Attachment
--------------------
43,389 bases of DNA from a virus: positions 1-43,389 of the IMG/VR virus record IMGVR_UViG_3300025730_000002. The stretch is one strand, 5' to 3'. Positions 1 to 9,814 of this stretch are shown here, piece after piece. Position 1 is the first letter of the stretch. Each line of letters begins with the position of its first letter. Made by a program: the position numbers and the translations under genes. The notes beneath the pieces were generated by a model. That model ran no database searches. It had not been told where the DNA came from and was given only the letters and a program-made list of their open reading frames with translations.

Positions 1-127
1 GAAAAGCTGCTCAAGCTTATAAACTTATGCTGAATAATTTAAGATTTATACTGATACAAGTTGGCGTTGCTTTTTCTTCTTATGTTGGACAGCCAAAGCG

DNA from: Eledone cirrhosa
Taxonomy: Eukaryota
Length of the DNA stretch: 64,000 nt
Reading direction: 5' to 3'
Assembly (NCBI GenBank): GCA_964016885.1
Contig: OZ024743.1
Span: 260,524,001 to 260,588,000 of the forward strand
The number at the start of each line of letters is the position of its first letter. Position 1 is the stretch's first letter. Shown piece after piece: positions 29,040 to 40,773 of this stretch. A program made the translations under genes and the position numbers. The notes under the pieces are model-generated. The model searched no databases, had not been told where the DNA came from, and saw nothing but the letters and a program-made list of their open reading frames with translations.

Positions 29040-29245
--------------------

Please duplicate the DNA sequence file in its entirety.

43,389 bases of DNA from a virus: positions 1-43,389 of the IMG/VR virus record IMGVR_UViG_3300025730_000002. The stretch is one strand, 5' to 3'. Positions 1 to 9,814 of this stretch are shown here, piece after piece. Position 1 is the first letter of the stretch. Each line of letters begins with the position of its first letter. Made by a program: the position numbers and the translations under genes. The notes beneath the pieces were generated by a model. That model ran no database searches. It had not been told where the DNA came from and was given only the letters and a program-made list of their open reading frames with translations.

Positions 1-127
1 GAAAAGCTGCTCAAGCTTATAAACTTATGCTGAATAATTTAAGATTTATACTGATACAAGTTGGCGTTGCTTTTTCTTCTTATGTTGGACAGCCAAAGCG

DNA from: Eledone cirrhosa
Taxonomy: Eukaryota
Length of the DNA stretch: 64,000 nt
Reading direction: 5' to 3'
Assembly (NCBI GenBank): GCA_964016885.1
Contig: OZ024743.1
Span: 260,524,001 to 260,588,000 of the forward strand
The number at the start of each line of letters is the position of its first letter. Position 1 is the stretch's first letter. Shown piece after piece: positions 29,040 to 40,773 of this stretch. A program made the translations under genes and the position numbers. The notes under the pieces are model-generated. The model searched no databases, had not been told where the DNA came from, and saw nothing but the letters and a program-made list of their open reading frames with translations.

Positions 29040-29245